In a defeat for internet publishers and others who wanted to make old creative works available online without paying high royalties, the Supreme Court on Jan. 15 upheld lengthier copyrights protecting the profits of songs, books, and even cartoon characters.
Hundreds of thousands of books, movies, and songs were close to being released into the public domain when Congress extended the copyright by 20 years in 1998.
In a 7-2 decision, justices said the copyright extension, named for the late Rep. Sonny Bono, R-Calif., was neither unconstitutional overreaching by Congress, nor a violation of constitutional free-speech rights. A contrary ruling would have cost entertainment giants like The Walt Disney Co. and AOL Time Warner Inc. hundreds of millions of dollars.
The ruling will affect movie studios and heirs of authors and composers. It also will affect small music publishers, orchestras, and even school bands and drama clubs that must pay royalties to perform some pieces.
The Bush administration defended the extension, telling the court that while justices may personally disagree with the latest extension, Congress had the authority to pass it.
Congress—which passed the copyright law after heavy lobbying from companies with lucrative copyrights—has repeatedly lengthened the terms of copyrights over the years. Copyrights lasted only 14 years in 1790. With the challenged 1998 extension, the period is now 70 years after the death of the creator. Works owned by corporations are now protected for 95 years.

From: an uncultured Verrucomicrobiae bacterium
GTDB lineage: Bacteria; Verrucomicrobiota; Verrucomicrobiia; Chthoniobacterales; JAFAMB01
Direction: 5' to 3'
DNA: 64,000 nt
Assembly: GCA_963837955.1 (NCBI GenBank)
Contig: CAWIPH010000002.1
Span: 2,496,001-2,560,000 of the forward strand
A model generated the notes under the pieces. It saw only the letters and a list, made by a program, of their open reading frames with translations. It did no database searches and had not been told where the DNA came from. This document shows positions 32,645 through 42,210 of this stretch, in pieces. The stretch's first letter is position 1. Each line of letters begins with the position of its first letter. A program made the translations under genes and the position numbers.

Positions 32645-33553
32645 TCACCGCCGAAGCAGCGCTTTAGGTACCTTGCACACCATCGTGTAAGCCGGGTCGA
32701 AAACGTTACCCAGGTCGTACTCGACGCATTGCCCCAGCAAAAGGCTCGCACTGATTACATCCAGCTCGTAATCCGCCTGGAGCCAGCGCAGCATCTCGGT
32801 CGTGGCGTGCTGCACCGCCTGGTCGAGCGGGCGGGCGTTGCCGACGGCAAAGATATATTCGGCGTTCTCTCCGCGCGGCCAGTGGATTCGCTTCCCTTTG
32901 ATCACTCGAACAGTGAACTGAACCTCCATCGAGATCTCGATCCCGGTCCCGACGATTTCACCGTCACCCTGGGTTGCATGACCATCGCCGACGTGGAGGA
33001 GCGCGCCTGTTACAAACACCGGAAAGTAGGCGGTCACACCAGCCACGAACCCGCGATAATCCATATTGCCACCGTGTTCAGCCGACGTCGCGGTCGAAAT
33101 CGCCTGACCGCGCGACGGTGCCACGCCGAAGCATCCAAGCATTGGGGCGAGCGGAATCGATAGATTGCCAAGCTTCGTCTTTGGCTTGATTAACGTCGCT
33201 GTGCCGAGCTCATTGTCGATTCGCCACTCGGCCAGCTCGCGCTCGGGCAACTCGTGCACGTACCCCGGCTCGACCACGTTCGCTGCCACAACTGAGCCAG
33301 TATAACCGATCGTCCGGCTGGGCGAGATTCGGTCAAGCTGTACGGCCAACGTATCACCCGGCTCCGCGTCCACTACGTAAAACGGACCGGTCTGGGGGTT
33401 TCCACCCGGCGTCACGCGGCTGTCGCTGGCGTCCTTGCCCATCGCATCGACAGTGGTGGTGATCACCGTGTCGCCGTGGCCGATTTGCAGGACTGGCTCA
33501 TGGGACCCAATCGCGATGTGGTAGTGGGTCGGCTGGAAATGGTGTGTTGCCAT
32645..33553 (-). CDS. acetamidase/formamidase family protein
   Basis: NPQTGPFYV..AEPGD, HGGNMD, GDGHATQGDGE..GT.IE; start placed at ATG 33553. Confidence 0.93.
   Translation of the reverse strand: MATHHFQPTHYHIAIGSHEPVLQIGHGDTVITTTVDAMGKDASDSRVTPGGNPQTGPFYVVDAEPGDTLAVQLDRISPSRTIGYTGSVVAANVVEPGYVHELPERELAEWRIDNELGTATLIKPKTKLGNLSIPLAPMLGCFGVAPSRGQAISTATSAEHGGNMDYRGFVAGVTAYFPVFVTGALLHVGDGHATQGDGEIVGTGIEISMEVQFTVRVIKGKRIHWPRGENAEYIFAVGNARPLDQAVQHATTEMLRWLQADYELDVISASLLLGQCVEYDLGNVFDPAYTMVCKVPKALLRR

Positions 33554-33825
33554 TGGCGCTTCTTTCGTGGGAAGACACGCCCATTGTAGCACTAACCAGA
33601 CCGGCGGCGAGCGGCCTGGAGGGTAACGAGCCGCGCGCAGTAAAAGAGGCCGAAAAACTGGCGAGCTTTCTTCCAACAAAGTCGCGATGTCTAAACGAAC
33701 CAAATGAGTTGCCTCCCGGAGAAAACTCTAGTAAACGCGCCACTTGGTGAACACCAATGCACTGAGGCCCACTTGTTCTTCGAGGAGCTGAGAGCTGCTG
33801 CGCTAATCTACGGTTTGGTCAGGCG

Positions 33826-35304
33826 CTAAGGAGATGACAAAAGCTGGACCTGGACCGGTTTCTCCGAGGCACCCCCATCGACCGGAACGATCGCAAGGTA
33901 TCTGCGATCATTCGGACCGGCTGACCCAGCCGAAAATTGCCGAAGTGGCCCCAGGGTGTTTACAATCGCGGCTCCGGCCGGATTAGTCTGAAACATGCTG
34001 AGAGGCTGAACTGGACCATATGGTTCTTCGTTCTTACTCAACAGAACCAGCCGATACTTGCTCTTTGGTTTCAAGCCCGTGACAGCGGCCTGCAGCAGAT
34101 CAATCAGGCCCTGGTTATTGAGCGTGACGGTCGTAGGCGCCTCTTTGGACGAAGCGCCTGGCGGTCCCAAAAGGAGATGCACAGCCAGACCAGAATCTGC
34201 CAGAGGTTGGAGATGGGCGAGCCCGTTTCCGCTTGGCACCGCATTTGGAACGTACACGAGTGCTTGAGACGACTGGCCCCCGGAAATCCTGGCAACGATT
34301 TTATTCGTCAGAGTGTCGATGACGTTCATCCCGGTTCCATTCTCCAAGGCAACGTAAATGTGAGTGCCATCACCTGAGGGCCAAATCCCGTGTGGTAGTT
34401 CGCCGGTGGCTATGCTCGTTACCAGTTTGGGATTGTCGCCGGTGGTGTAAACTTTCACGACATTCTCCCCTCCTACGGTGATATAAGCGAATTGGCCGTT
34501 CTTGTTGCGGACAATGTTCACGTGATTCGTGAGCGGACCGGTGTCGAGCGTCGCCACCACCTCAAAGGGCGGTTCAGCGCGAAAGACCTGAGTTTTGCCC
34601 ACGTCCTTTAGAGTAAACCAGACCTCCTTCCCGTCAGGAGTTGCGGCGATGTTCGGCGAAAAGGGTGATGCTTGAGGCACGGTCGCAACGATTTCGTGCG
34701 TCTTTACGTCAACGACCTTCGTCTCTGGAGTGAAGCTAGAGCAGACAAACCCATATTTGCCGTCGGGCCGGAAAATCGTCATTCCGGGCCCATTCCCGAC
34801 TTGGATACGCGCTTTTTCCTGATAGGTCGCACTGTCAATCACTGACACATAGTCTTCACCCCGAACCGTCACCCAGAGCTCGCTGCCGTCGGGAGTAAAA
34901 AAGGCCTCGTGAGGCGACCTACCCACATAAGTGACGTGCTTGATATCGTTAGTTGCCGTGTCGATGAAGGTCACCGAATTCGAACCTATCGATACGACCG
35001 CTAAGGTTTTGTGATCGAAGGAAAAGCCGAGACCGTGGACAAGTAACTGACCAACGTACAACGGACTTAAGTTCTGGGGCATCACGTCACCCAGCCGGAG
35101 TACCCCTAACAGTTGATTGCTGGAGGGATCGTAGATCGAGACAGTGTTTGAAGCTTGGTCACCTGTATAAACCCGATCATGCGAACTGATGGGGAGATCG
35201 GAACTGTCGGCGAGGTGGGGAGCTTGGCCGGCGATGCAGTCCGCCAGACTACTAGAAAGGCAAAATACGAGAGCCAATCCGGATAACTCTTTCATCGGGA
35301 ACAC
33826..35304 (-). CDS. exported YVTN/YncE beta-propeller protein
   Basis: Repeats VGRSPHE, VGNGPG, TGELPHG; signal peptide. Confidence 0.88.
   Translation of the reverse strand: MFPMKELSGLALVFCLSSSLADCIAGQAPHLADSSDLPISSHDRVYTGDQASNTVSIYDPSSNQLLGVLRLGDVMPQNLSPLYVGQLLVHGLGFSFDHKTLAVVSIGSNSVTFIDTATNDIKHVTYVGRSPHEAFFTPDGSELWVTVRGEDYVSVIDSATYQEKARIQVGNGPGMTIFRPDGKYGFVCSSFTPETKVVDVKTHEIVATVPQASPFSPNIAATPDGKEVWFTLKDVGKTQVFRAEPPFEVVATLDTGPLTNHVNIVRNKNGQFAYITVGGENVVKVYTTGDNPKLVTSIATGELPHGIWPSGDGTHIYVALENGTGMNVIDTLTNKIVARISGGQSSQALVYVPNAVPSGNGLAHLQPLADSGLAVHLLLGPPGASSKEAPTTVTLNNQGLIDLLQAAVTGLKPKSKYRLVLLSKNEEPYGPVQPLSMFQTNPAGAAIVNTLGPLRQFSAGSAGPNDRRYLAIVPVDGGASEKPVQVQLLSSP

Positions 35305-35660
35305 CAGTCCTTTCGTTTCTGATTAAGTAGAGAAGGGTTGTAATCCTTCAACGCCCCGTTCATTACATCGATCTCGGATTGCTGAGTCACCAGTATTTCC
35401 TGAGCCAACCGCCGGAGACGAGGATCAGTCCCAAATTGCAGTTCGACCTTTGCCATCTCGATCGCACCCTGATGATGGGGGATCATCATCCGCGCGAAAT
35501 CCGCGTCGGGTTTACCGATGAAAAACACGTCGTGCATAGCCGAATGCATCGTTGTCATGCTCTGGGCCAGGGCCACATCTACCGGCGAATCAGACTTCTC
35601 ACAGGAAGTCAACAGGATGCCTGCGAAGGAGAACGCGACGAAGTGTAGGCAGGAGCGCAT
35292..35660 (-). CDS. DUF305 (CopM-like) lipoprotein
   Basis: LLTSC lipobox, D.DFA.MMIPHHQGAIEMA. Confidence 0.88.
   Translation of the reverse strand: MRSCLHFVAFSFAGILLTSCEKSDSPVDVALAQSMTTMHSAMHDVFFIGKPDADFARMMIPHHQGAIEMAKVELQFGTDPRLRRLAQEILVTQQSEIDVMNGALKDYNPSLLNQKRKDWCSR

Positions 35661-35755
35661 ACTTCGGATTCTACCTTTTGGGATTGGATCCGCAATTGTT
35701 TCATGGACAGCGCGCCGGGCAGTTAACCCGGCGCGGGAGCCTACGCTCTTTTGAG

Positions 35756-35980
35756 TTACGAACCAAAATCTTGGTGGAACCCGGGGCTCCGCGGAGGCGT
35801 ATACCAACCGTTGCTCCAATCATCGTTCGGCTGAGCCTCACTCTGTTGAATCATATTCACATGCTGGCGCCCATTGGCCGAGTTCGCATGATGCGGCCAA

Eric Eldred challenged the copyright extension, which he said unfairly limits what he can make available on a public web library he runs. “I was disappointed in the decision,” he said from his home in Derry, N.H. “It seems like it’s giving an open license to Congress to keep those works locked up perpetually.”
Eldred had started his web site in 1995 when his daughters were reading Nathaniel Hawthorne’s The Scarlett Letter in school. He decided to post the book on the internet with hyperlinks to allow students and other visitors to learn the definitions of unfamiliar words as they read.
In a dissenting opinion, Justice Stephen Breyer sharply disagreed with his colleagues.
“The serious public harm and the virtually nonexistent public benefit could not be more clear,” he wrote, adding that the limit on the use of information “threatens to interfere with efforts to preserve our nation’s historical and cultural heritage” and to educate children.